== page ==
Ancestry Tools You Can UseNot everyone’s family story is cloaked in mystery like Richard Hill’s. Most of us just want to learn a little more about our history and gain insight into the generations from which we descended.23andMe’s Ancestry tools can help you explore what your genetics says about your ancestry. Some of the insights can only be had through genetics. When used with other information — whether it’s your family’s oral traditions, names of ancestors in a family Bible, or other paper records — your 23andMe results can become even more powerful.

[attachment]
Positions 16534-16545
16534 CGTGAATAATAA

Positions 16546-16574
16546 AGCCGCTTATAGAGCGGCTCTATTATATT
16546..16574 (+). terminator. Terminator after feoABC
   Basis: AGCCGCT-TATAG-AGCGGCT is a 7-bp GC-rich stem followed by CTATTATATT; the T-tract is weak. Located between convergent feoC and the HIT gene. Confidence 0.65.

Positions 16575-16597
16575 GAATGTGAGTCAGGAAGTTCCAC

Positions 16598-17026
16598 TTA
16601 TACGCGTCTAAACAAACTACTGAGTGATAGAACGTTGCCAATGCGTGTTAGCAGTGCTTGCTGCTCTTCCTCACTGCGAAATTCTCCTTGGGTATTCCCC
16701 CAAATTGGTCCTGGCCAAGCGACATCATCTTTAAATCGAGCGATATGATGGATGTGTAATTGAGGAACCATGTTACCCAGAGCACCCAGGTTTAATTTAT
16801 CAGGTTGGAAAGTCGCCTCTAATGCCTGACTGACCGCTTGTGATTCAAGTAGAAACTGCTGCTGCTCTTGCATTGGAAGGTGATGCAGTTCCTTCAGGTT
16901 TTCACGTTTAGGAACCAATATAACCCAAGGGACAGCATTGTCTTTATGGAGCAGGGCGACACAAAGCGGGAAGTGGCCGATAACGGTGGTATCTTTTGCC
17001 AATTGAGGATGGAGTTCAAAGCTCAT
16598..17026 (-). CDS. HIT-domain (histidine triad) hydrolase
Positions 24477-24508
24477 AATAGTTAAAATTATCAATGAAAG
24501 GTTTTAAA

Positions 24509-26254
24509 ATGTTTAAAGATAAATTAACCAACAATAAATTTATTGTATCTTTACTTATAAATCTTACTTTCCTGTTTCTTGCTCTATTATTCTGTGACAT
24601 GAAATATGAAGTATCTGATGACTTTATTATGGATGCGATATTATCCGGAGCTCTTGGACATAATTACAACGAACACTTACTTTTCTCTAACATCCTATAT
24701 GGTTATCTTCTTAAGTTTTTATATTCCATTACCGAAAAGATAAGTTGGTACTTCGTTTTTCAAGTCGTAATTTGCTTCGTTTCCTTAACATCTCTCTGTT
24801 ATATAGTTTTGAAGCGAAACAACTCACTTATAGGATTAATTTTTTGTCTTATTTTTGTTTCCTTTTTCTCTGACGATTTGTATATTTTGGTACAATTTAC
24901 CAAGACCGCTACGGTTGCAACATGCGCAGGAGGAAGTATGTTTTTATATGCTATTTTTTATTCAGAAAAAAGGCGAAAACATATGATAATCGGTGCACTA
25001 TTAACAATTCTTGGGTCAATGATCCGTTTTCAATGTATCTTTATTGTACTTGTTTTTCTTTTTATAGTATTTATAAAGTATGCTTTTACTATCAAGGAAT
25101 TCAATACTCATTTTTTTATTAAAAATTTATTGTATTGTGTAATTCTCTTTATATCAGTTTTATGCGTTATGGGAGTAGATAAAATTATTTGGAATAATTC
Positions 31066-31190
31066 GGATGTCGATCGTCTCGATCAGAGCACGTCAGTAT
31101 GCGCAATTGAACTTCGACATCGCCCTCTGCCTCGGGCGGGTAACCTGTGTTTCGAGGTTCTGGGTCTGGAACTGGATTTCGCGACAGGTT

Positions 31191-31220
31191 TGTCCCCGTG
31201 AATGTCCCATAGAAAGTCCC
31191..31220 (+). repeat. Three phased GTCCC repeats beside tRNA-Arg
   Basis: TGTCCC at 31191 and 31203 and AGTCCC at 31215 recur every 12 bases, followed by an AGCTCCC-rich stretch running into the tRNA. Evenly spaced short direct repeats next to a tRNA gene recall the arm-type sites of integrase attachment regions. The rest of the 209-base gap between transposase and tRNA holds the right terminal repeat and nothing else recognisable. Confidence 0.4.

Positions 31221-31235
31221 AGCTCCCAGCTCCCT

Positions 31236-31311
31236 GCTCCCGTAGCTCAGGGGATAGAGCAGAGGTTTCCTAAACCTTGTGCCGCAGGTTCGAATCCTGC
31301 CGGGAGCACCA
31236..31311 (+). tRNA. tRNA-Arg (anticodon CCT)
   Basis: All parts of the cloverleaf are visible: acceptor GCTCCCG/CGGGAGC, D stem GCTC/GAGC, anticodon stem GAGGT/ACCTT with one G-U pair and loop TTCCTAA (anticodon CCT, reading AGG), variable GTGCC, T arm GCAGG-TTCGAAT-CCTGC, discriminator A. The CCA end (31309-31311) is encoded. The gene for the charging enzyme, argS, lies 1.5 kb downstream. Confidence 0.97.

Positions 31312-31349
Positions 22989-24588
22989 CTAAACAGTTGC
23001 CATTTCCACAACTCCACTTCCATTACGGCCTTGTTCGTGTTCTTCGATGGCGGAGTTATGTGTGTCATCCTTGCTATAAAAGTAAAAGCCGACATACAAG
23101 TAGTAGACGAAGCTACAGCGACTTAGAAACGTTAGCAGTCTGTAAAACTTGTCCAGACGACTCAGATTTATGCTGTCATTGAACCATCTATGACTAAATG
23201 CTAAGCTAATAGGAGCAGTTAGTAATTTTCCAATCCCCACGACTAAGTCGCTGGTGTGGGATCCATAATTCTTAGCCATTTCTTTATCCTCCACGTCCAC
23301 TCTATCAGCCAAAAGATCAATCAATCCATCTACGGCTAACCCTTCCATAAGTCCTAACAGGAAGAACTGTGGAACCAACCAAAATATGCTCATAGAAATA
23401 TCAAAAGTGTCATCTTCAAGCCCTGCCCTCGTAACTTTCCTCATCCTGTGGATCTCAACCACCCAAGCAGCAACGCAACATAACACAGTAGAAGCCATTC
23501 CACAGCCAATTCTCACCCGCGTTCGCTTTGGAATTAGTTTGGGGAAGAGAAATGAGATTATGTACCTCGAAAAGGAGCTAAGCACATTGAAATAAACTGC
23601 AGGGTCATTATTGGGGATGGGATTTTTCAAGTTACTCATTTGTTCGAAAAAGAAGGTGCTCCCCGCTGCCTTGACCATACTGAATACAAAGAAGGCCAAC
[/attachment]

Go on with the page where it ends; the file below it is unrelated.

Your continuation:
“Bingo”When Richard started looking, he almost immediately faced daunting obstacles and dead ends. For instance, although he found the identity of his biological mother, he quickly learned that she’d died a little over a year after his birth. With a lot of work and luck, he was able to connect with her son, his half-brother. The two met for the first time in 1981.But finding Richard’s biological father seemed impossible: He had no name — the one on his original birth certificate was the name of his birth mother’s ex-husband. In addition, his mother never told anyone who fathered her second child. The pregnancy itself was a secret and she had left town for the delivery. Still, none of that stopped Richard from searching. He did this by painstakingly piecing together his mother’s life at the time of his conception in 1945, and then contacting people who knew her or worked with her at the time and were still alive.It took years. At one point he thought he’d found his birth father only to learn, after a paternity test, that he was wrong. That didn’t stop him either.Finally, with the advent of early genetic tests that traced Y-DNA, the paternal line, Richard matched a distant cousin whose surname might also be that of his father. That provided a vital clue. He went back to some of the records he’d accumulated in his search. His mother had worked at a bar called Dann’s Tavern. Looking at old records he noticed that the name of the bar’s owner matched the surname he’d dug up.“Bingo,” Richard thought.Correcting a MistakeAlthough the bar was long gone, and its owner dead and buried, Richard was able to find a niece of the man. He learned the owner was one of five brothers, and all of them were now deceased. So Richard started contacting sons of each man, asking if they would agree to a DNA test to determine if they were siblings. But unlike 23andMe’s test that now reads more than a million points in your genome, the only test available then looked at just 15 genetic markers to estimate family relationships. That test led him to identify the wrong man as his father and the wrong children as his siblings. It took a few more years, and a test by 23andMe and a test by FTDNA, to figure out that he’d made the mistake.The two tools he used to correct the mistake were 23andMe’s Relative Finder and FTDNA’s Family Finder. The first test was on a man he thought was a cousin, but after getting the results back from 23andMe, it was clear that this man was actually his half brother.“DNA testing helped me and it can help others,” Richard said.His years of searching and his use of DNA testing has also made him a go-to source for others turning to genetic testing for more answers about their ancestry. He set up a website, www.dna-testing-adviser.com, to help people make sense of the different tools out there. And even with the ups and downs of his family search, he doesn’t regret a thing.“I did not have to give up anybody in my adopted family. It’s not an either-or thing. You’re just adding on. You can’t have too much family.”